Per Joel Sherman of the New York Post, Leake’s agent Dan Horwits said, “During this global pandemic, Mike and his family had many discussions about playing this season. They took countless factors into consideration, many of which are personal to him and his family. After thorough consideration, he has chosen to opt out of playing in 2020. This was not an easy decision for Mike. He wishes the best of luck and health for his Diamondback teammates this season and he’s looking forward to 2021.”
Leake, 32, is in the final guaranteed year of his contract. Both sides can agree on a mutual option worth $18 million for the 2021 season, otherwise Leake will be bought out for $5 million. In 2019, between the Mariners and D-Backs, the right-hander posted a 4.29 ERA with 127 strikeouts and 27 walks across 197 innings of work.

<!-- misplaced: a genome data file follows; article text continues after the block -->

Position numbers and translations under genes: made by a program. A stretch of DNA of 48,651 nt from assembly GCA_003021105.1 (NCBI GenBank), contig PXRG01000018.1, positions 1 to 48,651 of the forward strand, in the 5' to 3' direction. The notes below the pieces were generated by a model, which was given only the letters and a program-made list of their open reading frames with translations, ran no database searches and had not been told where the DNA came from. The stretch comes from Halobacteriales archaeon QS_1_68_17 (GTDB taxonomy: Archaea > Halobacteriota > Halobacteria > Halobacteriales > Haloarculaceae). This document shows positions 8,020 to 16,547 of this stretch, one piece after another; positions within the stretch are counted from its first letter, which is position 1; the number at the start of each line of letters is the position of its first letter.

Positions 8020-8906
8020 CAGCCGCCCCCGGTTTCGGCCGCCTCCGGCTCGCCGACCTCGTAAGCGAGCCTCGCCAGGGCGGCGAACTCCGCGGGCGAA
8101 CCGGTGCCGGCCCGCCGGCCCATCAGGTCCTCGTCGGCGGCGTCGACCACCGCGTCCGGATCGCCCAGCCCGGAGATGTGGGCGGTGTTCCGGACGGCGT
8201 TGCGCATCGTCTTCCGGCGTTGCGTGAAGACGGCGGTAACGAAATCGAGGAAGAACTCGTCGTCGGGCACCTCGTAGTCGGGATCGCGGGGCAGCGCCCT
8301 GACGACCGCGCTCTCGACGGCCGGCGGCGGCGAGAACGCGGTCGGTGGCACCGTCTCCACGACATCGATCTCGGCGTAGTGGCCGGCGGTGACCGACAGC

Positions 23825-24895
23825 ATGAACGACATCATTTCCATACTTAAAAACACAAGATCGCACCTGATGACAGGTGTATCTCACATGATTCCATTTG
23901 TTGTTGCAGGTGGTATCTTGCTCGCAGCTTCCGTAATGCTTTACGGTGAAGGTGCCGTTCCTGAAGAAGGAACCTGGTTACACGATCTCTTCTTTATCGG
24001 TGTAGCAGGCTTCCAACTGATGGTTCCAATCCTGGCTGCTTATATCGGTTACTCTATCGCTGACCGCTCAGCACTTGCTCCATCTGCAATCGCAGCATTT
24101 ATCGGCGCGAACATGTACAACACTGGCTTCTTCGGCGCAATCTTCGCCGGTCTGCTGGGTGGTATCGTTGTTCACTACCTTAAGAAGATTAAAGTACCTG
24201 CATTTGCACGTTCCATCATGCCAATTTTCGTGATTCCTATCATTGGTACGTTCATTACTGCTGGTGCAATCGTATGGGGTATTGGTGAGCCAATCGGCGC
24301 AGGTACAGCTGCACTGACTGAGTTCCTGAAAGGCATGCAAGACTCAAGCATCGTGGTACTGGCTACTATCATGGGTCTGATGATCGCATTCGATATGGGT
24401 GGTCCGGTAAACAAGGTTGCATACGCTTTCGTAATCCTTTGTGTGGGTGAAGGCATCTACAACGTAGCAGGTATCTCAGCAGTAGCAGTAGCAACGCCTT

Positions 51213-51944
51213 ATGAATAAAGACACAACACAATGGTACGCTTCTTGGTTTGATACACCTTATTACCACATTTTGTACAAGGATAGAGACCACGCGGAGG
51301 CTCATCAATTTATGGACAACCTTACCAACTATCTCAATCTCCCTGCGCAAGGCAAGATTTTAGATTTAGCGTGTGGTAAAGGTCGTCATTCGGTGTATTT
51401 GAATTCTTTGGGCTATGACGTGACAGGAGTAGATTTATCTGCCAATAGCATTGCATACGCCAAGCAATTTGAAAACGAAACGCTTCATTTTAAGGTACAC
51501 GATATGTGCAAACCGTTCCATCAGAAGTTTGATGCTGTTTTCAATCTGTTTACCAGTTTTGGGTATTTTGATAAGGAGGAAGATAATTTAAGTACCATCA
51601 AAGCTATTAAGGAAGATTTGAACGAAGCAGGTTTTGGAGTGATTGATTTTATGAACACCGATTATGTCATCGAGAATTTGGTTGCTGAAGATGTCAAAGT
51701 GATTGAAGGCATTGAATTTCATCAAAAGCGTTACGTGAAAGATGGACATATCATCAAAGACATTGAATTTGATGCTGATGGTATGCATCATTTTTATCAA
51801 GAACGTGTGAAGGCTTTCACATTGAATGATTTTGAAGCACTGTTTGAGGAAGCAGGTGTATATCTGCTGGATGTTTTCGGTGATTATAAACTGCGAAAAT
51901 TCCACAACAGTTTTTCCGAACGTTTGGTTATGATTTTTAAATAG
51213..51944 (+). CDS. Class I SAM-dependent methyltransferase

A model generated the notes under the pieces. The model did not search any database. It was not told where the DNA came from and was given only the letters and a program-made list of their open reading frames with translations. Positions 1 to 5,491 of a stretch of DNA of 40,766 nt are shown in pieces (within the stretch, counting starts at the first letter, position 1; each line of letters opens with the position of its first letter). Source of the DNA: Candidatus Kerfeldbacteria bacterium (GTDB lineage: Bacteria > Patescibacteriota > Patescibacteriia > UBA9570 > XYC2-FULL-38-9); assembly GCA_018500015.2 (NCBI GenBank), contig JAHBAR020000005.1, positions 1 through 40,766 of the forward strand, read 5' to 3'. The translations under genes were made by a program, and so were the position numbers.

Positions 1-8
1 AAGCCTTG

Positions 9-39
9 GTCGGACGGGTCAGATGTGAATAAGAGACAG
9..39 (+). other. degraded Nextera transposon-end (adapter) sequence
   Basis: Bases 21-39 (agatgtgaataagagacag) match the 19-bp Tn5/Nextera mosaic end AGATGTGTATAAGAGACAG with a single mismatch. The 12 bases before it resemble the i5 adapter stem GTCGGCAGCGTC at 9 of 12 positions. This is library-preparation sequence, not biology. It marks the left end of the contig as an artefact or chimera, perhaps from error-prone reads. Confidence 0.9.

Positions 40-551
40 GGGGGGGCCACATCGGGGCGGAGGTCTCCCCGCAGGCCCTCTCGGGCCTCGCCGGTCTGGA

On Friday, Nationals 1B Ryan Zimmerman wrote for the Associated Press that he was “still deciding whether to play” this season amid the novel coronavirus pandemic. Unless the player opting out is considered “high risk,” he will forfeit both pay and service time in doing so.
Last year, Nationals reliever Daniel Hudson received criticism when he left his team during the NLCS for the birth of his child. There will, no doubt, be critics of players who choose to sit out the season because of COVID-19. It will be completely undeserved, just as Hudson’s criticism was undeserved. Players should receive full support from their teams, from their peers, from the media, and from fans for sitting out the season for any reason.